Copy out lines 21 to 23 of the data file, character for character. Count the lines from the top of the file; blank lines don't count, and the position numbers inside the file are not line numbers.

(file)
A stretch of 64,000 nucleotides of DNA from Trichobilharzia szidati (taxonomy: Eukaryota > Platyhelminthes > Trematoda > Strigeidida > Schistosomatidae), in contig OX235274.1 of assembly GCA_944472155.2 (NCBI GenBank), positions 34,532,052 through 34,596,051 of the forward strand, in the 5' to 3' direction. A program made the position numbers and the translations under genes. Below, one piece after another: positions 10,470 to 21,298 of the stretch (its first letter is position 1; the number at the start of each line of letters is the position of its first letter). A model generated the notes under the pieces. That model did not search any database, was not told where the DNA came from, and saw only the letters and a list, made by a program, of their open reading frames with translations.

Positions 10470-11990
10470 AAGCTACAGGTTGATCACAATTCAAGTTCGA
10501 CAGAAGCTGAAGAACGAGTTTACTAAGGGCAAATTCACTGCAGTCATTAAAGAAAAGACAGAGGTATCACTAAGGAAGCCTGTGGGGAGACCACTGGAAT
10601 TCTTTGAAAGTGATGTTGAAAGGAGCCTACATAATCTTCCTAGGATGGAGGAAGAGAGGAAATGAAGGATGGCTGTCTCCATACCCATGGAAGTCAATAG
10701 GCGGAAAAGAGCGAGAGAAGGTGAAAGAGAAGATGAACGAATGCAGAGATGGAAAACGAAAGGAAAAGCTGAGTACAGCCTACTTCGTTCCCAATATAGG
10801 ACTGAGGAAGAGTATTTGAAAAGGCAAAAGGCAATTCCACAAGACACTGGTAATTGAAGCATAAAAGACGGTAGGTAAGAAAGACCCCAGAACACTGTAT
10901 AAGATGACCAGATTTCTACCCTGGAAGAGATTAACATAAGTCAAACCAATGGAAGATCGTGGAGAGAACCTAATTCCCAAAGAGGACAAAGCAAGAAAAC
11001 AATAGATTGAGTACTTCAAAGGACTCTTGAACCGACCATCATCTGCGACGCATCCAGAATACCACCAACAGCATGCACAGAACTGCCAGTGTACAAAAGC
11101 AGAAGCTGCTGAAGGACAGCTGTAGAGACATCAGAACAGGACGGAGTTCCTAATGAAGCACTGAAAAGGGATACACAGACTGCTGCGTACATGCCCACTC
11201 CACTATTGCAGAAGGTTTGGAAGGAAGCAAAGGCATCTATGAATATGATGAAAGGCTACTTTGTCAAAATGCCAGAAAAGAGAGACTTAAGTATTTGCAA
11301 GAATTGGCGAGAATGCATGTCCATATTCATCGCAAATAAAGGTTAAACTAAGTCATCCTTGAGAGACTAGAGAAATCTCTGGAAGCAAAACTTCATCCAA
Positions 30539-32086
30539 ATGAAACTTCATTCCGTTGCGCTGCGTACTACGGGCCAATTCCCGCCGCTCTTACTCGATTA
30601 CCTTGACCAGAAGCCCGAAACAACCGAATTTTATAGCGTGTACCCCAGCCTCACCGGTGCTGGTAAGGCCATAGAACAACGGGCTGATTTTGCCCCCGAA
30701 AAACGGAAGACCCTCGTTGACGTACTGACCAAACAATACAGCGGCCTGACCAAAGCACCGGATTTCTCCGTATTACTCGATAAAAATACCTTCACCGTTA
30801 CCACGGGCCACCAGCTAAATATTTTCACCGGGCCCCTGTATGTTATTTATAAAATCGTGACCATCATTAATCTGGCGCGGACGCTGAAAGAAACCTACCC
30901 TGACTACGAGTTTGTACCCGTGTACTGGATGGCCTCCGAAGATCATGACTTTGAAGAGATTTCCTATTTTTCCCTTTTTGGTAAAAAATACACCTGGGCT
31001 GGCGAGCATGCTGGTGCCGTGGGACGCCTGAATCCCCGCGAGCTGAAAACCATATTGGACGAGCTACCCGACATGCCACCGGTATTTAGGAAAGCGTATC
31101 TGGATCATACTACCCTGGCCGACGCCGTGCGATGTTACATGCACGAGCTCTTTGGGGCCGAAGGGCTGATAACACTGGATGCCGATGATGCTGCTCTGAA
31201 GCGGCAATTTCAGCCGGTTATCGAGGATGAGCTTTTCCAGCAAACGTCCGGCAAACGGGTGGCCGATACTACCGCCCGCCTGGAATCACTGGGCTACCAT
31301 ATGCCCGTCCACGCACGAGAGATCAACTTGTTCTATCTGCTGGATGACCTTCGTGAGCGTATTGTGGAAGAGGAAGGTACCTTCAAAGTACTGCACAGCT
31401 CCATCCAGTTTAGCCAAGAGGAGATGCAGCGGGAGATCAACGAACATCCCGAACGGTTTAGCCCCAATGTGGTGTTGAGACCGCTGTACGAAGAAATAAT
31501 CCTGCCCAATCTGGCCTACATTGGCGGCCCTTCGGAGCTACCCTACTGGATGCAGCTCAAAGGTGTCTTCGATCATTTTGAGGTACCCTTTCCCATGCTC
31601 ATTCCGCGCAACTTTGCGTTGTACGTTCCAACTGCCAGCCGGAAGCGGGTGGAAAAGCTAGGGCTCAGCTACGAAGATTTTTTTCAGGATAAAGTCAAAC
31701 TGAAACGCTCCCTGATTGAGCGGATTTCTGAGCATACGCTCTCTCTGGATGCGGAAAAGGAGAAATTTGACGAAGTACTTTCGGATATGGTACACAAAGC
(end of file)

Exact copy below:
31201 GCGGCAATTTCAGCCGGTTATCGAGGATGAGCTTTTCCAGCAAACGTCCGGCAAACGGGTGGCCGATACTACCGCCCGCCTGGAATCACTGGGCTACCAT
31301 ATGCCCGTCCACGCACGAGAGATCAACTTGTTCTATCTGCTGGATGACCTTCGTGAGCGTATTGTGGAAGAGGAAGGTACCTTCAAAGTACTGCACAGCT
31401 CCATCCAGTTTAGCCAAGAGGAGATGCAGCGGGAGATCAACGAACATCCCGAACGGTTTAGCCCCAATGTGGTGTTGAGACCGCTGTACGAAGAAATAAT